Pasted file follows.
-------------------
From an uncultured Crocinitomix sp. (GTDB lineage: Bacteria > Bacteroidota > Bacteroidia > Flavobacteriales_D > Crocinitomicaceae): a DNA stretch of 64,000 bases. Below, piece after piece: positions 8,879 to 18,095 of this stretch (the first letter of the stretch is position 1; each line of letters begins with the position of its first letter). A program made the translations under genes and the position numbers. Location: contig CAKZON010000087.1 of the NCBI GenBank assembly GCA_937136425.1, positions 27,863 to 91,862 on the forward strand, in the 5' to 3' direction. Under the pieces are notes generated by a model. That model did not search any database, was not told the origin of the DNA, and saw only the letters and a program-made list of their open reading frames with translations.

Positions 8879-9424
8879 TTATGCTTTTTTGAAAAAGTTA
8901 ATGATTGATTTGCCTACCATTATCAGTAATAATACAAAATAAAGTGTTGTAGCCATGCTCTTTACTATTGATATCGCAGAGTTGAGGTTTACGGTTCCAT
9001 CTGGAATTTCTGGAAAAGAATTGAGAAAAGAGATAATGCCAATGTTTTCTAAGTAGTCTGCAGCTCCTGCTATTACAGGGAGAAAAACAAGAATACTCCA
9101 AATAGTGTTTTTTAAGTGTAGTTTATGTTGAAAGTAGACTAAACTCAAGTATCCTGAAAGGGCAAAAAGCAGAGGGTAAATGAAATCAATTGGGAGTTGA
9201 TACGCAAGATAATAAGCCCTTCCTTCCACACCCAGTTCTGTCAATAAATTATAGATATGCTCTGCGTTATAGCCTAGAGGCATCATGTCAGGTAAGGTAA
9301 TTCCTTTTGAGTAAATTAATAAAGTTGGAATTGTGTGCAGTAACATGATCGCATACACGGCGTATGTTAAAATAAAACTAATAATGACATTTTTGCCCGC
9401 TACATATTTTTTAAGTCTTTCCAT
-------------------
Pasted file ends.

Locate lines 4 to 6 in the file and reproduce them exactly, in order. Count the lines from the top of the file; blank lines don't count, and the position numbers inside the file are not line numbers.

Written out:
8901 ATGATTGATTTGCCTACCATTATCAGTAATAATACAAAATAAAGTGTTGTAGCCATGCTCTTTACTATTGATATCGCAGAGTTGAGGTTTACGGTTCCAT
9001 CTGGAATTTCTGGAAAAGAATTGAGAAAAGAGATAATGCCAATGTTTTCTAAGTAGTCTGCAGCTCCTGCTATTACAGGGAGAAAAACAAGAATACTCCA
9101 AATAGTGTTTTTTAAGTGTAGTTTATGTTGAAAGTAGACTAAACTCAAGTATCCTGAAAGGGCAAAAAGCAGAGGGTAAATGAAATCAATTGGGAGTTGA